It took over forty years, but they finally got rid of the Forest Hills elevated line. There were multiple efforts to take down the elevated structure in the 1940s. In this case, a city councilor tried to use the war effort to justify his attempt. Personally, it never occurred to me during the 1960s that the El would be taken down. I looked at it as an essential service, like a water main. Of course, I didn't live under the damn thing.
The claim that the El ran parallel to the New York New Haven line was disingenuous. Roxbury and the South End have suffered from the Orange Line move west to the railroad bed, and residents have been demanding a replacement ever since. For Jamaica Plain, on the other hand, it was a great deal.
Daily Boston Globe April 14, 1942
Demolition of 'El' From Forest Hills to Broadway is Urged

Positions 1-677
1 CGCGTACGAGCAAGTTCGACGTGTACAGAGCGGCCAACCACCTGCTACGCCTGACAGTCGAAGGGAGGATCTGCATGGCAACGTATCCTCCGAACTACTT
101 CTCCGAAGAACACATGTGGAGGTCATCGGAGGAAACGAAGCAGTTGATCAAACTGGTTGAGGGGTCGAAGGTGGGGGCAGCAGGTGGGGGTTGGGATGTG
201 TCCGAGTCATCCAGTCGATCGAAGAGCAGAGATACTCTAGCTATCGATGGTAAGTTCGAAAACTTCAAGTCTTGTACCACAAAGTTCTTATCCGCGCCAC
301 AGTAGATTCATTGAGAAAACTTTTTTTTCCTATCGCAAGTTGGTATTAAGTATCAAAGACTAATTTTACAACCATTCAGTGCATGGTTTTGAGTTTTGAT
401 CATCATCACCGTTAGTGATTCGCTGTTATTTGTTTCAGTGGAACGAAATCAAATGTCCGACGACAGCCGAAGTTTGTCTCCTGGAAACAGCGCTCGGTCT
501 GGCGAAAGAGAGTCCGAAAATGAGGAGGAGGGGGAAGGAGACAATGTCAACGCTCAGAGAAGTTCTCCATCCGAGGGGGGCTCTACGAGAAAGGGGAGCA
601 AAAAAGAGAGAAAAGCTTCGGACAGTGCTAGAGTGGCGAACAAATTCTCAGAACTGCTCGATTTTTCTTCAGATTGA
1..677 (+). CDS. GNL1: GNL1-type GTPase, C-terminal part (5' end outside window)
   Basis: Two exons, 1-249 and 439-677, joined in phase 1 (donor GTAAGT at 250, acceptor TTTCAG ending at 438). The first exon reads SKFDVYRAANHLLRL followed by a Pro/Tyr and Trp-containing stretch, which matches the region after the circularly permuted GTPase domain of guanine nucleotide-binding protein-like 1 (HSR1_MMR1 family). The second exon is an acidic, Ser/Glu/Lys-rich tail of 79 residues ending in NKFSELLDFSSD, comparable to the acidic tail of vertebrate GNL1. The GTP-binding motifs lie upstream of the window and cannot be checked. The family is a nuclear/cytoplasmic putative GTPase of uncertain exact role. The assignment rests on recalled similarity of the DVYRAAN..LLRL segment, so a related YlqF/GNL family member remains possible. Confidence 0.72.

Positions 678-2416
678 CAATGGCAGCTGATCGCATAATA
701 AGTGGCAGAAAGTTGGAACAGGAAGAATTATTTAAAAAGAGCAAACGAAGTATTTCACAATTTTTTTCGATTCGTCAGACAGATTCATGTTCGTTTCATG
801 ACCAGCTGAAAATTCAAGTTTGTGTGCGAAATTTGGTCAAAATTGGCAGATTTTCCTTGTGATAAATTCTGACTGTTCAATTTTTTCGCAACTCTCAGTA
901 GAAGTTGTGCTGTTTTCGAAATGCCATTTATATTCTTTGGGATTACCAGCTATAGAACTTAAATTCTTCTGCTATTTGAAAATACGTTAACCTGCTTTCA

Demolition of the Elevated structure from Forest Hills to Broadway, thereby making available hundreds of thousands of tons of steel for the national war effort, was recommended by the Boston City Council at yesterday's session.
City Councilor James M. Langan of Jamaica Plain, who introduced the order, pointed out that the New York, New Haven and Hartford Railroad runs almost parallel to the Boston Elevated structure from Forest Hills to the Back Bay Station and that the "L" could use the abandoned rails of this railroad, inasmuch as they are of the same gauge.
Pres. Thomas E. Linehan appointed a committee comprising Councilor Langan, Councilor Thomas J. Hannon of Dorchester, and Councilor William F. Hurley of Roxbury to confer with Mayor Tobin and officials of the El relative to the advisability of razing the El structure.